A NORTH-East charity has warned levels of destitution could rise further following the findings of a report revealing parts of the region have the highest rates in the country.

A study by the Joseph Rowntree Foundation ((JRF) found even before the Covid-19 pandemic, destitution was rapidly growing, with many more people "pushed to the brink" since it last looked at the issue in 2017.

According to its research, Middlesbrough has the highest levels in the UK, while Newcastle, Stockton and Hartlepool are all in the top 20.

Tracey Herrington, project manager for Thrive Teesside, a charity working to tackle poverty in the region, said: "Things need to change quickly, but they are not going to. I'm not being pessimistic, just realistic.

"There needs to be people acting on or listening to these issues or they will get worse and I dread to think what will happen."

She added: "This is an area which has lost a lot of central government funding. Services were cut before the pandemic and that has been amplified.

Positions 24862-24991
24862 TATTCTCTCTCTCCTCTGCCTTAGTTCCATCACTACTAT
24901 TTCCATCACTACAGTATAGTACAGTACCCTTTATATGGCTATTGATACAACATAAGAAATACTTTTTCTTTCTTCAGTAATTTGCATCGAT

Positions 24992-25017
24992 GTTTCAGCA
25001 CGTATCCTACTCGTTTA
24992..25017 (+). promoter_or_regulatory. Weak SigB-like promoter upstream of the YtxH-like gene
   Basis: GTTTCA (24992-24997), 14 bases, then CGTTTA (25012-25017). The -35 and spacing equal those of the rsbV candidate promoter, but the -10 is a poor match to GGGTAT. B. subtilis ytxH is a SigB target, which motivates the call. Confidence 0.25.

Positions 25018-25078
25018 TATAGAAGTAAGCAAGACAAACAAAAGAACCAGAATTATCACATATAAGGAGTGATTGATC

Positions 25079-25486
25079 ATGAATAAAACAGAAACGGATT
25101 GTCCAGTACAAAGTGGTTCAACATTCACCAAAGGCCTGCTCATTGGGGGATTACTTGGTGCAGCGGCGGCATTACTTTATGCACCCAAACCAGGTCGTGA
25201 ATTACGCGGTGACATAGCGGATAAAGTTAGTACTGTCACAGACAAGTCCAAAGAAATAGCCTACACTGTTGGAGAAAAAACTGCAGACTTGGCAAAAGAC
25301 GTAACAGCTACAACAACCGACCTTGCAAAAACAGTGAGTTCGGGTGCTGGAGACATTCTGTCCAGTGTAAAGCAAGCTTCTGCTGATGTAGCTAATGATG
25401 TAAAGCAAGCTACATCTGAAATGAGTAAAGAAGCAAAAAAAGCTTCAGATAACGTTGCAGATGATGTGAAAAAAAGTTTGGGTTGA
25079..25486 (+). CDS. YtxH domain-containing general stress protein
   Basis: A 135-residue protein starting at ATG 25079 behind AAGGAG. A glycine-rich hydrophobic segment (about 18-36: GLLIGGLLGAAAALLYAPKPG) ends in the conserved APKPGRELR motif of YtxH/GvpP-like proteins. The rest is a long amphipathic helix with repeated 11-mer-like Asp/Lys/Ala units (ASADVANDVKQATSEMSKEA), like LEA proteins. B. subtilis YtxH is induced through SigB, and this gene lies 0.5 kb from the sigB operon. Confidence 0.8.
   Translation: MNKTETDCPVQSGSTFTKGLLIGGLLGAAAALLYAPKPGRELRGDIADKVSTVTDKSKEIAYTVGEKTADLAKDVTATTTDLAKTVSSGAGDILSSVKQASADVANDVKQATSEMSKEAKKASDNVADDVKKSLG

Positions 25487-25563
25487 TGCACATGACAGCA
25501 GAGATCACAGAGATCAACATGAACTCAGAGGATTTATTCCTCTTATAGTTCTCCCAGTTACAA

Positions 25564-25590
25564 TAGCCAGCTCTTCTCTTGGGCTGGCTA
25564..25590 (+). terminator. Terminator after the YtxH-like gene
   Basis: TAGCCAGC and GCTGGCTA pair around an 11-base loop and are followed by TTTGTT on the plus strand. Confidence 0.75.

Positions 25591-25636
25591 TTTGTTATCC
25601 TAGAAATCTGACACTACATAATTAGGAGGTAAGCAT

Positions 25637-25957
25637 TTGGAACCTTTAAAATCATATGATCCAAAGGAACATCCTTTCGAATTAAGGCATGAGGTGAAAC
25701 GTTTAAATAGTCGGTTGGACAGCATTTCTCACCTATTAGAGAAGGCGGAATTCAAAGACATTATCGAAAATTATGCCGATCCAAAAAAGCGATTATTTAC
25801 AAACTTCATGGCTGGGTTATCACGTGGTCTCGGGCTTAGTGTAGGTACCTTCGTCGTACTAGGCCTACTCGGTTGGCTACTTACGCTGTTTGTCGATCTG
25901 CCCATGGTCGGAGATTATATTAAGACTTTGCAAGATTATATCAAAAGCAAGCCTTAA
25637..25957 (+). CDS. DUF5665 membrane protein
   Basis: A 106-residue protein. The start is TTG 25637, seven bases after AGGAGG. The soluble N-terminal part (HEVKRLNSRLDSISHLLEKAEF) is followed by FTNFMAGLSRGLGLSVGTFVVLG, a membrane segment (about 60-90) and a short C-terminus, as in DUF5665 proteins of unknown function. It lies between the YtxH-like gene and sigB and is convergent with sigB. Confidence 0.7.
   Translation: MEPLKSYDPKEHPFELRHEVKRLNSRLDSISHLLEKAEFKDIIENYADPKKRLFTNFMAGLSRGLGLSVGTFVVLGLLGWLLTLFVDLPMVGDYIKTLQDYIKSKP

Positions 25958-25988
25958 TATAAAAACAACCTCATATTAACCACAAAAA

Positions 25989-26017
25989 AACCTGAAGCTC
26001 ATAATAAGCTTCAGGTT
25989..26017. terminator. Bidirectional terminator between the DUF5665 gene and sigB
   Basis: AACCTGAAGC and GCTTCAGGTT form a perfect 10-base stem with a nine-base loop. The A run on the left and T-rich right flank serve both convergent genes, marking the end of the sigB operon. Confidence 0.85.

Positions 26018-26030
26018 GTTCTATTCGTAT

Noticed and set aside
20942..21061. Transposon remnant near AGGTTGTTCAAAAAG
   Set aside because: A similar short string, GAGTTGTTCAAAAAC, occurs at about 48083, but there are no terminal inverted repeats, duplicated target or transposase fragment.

"The situation has got worse but it was intolerable before."

Low wages, unemployment and welfare payments are all driving rising destitution, she said.

The researchers have estimated that more than million households were destitute in the UK at some point in 2019, an increase of 35 per cent since 2017, with destitution becoming more geographically concentrated in the North.

Service users experiencing destitution most commonly lacked food , followed by clothing and basic toiletries.

Among the recommendations of the JRF are to make the £20 weekly uplift in Universal Credit and Working Tax Credit permanent, investment in local welfare support and working in partnership with people with lived experience of the social security system to ensure debt deductions from benefits are not drivers of hardship and destitution – something Thrive Teesside has been carrying out its own research on.

Ms Herrington added: "It's not an immediate quick response. We're talking about a cultural shift in attitude and the way people work."

She added: "It's in nobody's interest to have poverty and destitution. If more people were earning they would be paying more tax and have more money to spend in the local economy as well.

"It's been very difficult. With Brexit and the pandemic its very difficult to engage in those conversations about domestic issues."